The Sudbury Star is the City of Greater Sudbury’s daily newspaper.
A decision on where to locate a $1.8-billion Ring of Fire chromite smelter will be made in days, the CEO of Cliffs Natural Resources said this week. Joe Carrabba said Tuesday in Thunder Bay the decision is imminent, CBC Radio reports.
Cliffs, a Cleveland-based mining company, has used a former mine site in Capreol to build a test case for the facility, which would process chromite from northwestern Ontario.
In an email Wednesday, Patricia Persico, the senior manager of media relations for Cliffs, confirmed the company will make the announcement sooner rather than later. However, she said, a date and time has not yet been set.
A number of groups and communities in Northern Ontario have lobbied hard for the smelter, which would create 400 to 500 jobs. Native leaders in northwestern Ontario also say the plant should be built on their land, closer to the mine.
However, last month, Thunder Bay Mayor Keith Hobbs said Cliffs officials told him the company, long leaning toward the northeast to locate the smelter, is now entirely focused on Sudbury.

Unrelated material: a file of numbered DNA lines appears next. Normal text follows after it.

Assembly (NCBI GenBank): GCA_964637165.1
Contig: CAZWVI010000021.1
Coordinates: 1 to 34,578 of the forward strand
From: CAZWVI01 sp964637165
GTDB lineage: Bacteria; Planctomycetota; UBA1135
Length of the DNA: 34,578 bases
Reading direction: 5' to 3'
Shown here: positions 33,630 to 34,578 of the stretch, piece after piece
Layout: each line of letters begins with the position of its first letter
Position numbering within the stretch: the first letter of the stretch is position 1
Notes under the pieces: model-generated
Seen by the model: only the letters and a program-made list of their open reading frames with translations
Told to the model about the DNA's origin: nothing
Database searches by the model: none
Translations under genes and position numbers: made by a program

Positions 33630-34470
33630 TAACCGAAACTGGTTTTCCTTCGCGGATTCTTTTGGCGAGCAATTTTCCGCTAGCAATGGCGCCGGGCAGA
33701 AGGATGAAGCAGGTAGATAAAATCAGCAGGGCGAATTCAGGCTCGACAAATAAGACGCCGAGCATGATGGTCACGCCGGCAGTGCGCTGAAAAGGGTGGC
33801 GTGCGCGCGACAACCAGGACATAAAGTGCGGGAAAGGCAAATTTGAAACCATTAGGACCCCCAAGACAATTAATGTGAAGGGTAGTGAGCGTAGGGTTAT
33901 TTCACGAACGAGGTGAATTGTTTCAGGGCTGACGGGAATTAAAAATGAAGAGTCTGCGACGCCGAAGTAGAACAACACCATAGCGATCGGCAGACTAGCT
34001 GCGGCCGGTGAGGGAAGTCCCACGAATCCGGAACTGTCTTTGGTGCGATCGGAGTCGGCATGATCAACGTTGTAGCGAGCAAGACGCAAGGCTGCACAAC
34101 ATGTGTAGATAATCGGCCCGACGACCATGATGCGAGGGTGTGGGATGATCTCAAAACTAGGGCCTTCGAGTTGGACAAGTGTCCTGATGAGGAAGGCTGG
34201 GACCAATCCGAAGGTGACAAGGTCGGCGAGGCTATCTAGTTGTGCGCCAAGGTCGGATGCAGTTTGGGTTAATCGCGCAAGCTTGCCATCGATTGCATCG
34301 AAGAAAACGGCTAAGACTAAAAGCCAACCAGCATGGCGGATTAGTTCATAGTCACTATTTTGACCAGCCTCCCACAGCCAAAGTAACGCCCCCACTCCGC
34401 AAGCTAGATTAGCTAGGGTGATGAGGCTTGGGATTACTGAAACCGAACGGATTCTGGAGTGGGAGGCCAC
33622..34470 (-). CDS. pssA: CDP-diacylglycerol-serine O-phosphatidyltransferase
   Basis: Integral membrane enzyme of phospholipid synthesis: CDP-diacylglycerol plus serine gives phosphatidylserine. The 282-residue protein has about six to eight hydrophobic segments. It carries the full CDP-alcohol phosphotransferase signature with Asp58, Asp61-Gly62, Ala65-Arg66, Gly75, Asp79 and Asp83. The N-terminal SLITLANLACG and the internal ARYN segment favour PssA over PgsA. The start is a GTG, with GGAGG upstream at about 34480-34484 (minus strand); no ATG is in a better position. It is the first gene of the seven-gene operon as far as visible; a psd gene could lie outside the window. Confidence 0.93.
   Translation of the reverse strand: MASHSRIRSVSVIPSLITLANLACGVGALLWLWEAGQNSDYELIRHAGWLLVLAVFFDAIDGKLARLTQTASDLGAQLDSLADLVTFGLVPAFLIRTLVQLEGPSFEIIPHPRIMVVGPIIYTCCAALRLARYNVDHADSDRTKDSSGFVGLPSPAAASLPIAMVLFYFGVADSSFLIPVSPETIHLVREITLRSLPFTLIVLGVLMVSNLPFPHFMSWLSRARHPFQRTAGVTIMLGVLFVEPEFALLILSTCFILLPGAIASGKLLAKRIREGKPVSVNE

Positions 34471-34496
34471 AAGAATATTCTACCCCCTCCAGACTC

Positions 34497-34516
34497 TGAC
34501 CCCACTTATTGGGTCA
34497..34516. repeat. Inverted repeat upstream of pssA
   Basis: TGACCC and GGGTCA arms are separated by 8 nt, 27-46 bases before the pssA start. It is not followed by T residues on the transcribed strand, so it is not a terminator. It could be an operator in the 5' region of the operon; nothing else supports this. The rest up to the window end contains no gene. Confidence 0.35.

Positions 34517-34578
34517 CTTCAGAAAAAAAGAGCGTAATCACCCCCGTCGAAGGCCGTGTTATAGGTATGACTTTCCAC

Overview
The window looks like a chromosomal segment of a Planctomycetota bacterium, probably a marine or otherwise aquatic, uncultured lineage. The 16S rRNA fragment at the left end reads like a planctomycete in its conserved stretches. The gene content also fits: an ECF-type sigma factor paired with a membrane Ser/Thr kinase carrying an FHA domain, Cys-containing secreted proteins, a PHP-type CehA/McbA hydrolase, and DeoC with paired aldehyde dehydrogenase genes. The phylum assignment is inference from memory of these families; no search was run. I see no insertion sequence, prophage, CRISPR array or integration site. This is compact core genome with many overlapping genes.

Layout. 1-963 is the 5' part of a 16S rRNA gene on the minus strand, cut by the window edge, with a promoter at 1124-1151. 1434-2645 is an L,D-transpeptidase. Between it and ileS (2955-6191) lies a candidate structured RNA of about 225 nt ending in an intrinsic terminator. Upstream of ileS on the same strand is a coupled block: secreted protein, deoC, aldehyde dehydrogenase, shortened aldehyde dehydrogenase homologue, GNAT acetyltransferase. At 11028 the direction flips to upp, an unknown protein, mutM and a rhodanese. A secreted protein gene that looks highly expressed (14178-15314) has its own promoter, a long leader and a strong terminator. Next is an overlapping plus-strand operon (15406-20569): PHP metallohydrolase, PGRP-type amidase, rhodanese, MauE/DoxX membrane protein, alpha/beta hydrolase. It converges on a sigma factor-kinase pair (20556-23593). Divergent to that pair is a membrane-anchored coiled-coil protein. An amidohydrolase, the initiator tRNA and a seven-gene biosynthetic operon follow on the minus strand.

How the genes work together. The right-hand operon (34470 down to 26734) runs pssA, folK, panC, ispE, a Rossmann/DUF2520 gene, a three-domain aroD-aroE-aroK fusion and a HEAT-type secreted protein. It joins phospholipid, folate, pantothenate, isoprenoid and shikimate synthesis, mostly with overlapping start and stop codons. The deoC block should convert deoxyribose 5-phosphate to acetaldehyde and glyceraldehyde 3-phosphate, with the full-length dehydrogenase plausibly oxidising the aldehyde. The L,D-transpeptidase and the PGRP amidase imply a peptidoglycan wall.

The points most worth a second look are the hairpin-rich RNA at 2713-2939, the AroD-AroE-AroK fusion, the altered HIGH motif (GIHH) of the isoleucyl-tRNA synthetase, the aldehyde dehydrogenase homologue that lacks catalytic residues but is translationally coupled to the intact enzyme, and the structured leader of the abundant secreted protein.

Dick DeStefano, the executive director of SAMSAA, the Northern Ontario mining supply and service association, said he hasn’t heard anything from Cliffs about the smelter location.
“We (Sudbury) were the test site. That doesn’t necessarily mean we’re going to be the site.
“Ultimately, there will be a benefit no matter where (the smelter) is, because they’ll have the best key suppliers in Northern Ontario.”
Cliffs is the principal in the development of the Ring of Fire deposit in the James Bay Lowlands and plans to spend close to $3 billion to get its chromite project into production.
About $1.8 billion of that is to build a ferrochrome processing plant.
It would also spend $150 million to develop the Black Thor mine site, one of three sites it controls in the Ring of Fire, and $800 million to construct a near-mine concentrating plant.
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